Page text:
The 12 Year Old, the Activist and the Journalistwith Janna Jihad
This whole episode happened rather rapidly. I was reading an Independent Newspapers article from the day before about a 12 year old Palestinian journalist coming to Durban to give a press conference around the Israeli occupation of the West Bank – and her reporting on the occupation of her village of Nabi Saleh by Israeli forces. And not only that but how children like her are victimized by soldiers and are taken into custody because the Israeli government doesn’t consider anyone above 12 to be a child anymore.
“When I want to go to school there’s check points that stops me. Instead of going to my school in 25 minutes I go in 3 hours.”
“I try to live my childhood, but even when I try to play with my friends, soldiers come, raid the village, shoot at us, while we are just playing in the street.”
Although I’ve got an understanding of the situation in the Middle East and the West Bank, it’s pretty unsettling to say the least, that a 12 year old is telling us and the world what’s going on for her, personally. And it’s not information that she’s got via so-and-so, it’s information that she’s got firsthand, it’s video footage that she’s taken, it’s family members that are injured or taken into custody, or worse, killed.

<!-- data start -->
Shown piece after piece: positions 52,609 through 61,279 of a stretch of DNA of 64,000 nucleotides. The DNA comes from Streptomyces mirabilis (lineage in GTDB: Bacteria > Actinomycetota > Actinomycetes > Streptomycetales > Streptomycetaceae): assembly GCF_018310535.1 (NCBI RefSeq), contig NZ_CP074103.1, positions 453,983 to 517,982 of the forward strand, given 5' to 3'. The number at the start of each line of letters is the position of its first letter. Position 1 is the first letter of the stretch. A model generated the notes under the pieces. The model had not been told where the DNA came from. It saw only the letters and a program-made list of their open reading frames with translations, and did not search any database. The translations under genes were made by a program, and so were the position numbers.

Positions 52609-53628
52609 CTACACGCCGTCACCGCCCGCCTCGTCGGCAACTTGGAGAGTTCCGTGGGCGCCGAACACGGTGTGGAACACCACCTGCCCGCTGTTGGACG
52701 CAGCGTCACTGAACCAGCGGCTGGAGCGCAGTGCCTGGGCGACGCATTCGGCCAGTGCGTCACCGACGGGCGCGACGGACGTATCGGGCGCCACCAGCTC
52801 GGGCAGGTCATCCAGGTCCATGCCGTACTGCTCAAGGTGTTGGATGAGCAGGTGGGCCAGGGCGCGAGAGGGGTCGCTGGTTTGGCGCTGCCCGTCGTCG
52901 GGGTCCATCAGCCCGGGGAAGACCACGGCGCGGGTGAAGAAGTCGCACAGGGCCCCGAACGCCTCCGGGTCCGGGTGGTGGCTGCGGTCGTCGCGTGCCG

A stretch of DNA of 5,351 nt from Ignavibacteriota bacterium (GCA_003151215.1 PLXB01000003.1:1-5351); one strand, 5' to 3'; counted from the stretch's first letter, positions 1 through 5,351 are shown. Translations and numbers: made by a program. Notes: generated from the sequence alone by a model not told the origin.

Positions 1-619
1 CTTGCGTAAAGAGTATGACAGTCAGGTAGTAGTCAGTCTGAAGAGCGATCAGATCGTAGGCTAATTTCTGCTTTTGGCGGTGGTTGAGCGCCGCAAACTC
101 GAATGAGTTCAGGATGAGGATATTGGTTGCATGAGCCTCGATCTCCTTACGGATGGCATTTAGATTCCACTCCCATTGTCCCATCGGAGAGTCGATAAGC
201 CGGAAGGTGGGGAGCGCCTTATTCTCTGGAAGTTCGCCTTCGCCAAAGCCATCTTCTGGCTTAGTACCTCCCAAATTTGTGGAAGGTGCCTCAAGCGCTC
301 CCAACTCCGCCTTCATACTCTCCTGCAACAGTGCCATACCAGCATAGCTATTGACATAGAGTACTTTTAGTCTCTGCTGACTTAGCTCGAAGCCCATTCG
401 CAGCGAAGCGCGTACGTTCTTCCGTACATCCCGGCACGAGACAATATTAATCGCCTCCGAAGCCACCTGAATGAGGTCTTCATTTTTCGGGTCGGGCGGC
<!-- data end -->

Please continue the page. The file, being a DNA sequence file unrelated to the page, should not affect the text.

As we led up to the press conference, I noticed some of the security guys milling about so I asked what the situation was. Although they were there for precautionary measures, with no threats to Janna or her family, the fact is that anything can happen; and I’d like to think in South Africa that she would be safe, but anything can happen. And for a 12 year old to have a security detail, it says a lot about what she has to say.
“We are the next generation that can liberate this world and make this world a world of peace, a world of love, a world of equality, and justice, without war, without killing, without arresting, without getting injured, without seeing blood in the street, without check points, without seeing your friends and losing people that you love every day.”
With kids of my own, it just boggles my brain what she’s accustomed to, what she’s had to experience, what she’s enduring and she’s going to be returning to her town to carry on with her fight and reporting. She’s got aspirations of going to Harvard and being part of some of the big journalism organizations and we wish her well.